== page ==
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CTL Final Drives

Discussion in 'Compact Track/Multi Terrain Loaders' started by Canuck Digger, Mar 22, 2019.

  1. Canuck Digger

    Canuck Digger Well-Known Member

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    Bit of a hypothetical question here. From personal experience and of others, there seems to be a consensus that final drives on CTLs seem to be the weakest point of the machines, and often fail early, even with proper maintenance.

    Some have noted that most manufacturers use or used the same one or two brands of final drives available to the market.

    Question is.... Are these final drives still being used today, or have there been upgrades and or new options made available to the market. If so, is there a time frame after which "better quality/longer lasting finals were installed in CTL's. Thx.
     
  2. KSSS

    KSSS Senior Member

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    My understanding is that the drive motors have been continuously improved by the drive OEM's. The first Rexroth drives on the BC 864 were horrible and constant improvement has been made by all of them since. I think it would take a bit of research to determine what CTL OEM is using what version of the various drives from the different OEMs. However speaking in general, the drives available now are much more robust than previous generations of drives.
     
    mg2361 likes this.
  3. nycb

    nycb Active Member

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    Which is why CTL shopping is terrifying to me. You see older low hours machines that might grenade early, and then you see the newer machines coming off road crew work pushing 4000 hours and the listing says "Runs great"
     
  4. KSSS

    KSSS Senior Member

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    Buying a higher houred CTL is scary. Pretty easy to pay 1/3 or more of the purchase price on a new drive. Then there is all that metal floating around in the machine after a failure. I think if you change the drive oil often that certainly helps, but buying used there is no way to know. I buy them new and get out by 2K hours, resale is good, I usually buy one set of tracks, maybe a roller or two, but that is about it. I replace the drive oil as called for, and I have never had a failure in the time that I have them. Like Clint likes to say "are you feeling lucky"?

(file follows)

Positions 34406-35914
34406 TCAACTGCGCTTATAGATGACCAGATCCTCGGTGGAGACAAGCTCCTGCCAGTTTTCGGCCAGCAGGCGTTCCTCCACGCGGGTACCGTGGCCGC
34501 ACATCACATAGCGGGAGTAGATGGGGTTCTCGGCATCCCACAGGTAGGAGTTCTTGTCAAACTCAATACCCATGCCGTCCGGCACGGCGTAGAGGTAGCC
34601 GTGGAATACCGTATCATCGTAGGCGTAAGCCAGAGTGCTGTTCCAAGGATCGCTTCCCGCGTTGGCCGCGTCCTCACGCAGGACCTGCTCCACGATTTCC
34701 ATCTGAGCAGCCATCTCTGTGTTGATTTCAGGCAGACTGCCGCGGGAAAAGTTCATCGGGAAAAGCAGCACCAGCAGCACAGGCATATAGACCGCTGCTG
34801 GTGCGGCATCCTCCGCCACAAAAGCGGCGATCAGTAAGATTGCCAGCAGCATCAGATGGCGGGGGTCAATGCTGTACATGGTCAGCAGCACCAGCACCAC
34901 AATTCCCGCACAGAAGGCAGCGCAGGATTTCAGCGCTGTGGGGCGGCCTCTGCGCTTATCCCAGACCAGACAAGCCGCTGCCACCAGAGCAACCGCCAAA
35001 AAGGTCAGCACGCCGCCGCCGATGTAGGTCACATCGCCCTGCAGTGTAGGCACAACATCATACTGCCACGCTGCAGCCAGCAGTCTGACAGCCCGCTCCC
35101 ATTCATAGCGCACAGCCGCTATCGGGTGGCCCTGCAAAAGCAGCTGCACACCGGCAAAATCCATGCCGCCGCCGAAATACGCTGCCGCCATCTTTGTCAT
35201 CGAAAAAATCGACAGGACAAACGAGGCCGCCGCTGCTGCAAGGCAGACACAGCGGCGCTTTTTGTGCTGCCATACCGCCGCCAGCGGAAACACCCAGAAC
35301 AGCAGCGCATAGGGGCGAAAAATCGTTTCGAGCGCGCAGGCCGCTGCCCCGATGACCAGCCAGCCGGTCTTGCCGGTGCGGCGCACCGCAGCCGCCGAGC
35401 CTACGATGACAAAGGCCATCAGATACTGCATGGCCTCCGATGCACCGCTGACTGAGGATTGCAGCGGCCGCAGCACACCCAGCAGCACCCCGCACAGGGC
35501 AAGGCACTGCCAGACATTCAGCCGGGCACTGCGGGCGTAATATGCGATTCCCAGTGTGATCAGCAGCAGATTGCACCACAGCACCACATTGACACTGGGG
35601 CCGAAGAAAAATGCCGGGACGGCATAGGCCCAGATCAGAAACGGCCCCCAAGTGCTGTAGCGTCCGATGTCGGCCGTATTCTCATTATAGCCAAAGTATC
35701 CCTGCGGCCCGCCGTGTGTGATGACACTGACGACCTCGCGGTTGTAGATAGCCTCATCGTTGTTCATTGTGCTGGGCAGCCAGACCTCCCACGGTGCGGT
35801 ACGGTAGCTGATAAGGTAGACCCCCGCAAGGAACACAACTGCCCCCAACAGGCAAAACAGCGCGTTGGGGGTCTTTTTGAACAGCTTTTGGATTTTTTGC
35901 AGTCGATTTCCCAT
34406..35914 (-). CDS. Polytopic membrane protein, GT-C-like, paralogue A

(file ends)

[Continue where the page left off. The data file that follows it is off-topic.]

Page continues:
CM1995 likes this.
  5. hosspuller

    hosspuller Senior Member

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    I was considering the purchase of a CTL for a short time. Can't afford new so used is only option. I got scared off by the many posts of final drives failing. Decided in favor of a wheeled skid steer instead.

    The question is why the final drive troubles? Yet skid steers have been working for many years with nary the drive failures.

    Is it the state of hydro drive technology in the CTL sizes? Seems like CAT dozers work well. Are the drives about the same in skid steers ? BUT, the tracks are much more load because of added traction? Or do CTL's get more abuse than a skid steer? Again because of the track capability, where wheel slip limits drive load.
     
  6. Canuck Digger

    Canuck Digger Well-Known Member

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    Guess another angle to add to this conversation is certain brands such as TK/Gehl and even a bobcat in the era of "weak drive motors" seem to have less failures than some of the other brands. Based on my research anyway.... Wonder why that is, or appears to be anyway
     
  7. John C.

    John C. Senior Member

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    MTL and CTL machines mount the final drive under the tracks and drive with sprocket teeth. The whole drive is outside of the frame and subject to the work environment and the shock loading associated with that work environment. Wheeled skid steers use a chain compartment with the motors staying on the inside of the frames and out of the work environment. The chains run in oil and chain gears seem to be a lot tougher overall than the small fast turning precision gears inside the planetary drives found on a tracked machine. The wheels will also slip a lot easier allowing the machine to turn.
     
  8. CM1995

    CM1995 Super Moderator

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    Buying any piece of yellow iron is risky if you don't know it's history.

    I prefer to buy CTL's new as well, actually taking delivery of a new 279D this week. Flip side is in order to buy new, one has to put it to work creating billable hours, since a 279D loaded new is mid $70's.

    For years we ran wheeled machines with metal tracks. Started before foam filling was an option for the tires so that was a real PITA when you got a flat as you had to take the tracks off. Once foam filing came along it made running OTT metal tracks easier.

    Alot of times we would put the tracks on in Nov and take them off in Mar. It's what we had to work with and got jobs completed. Just another option.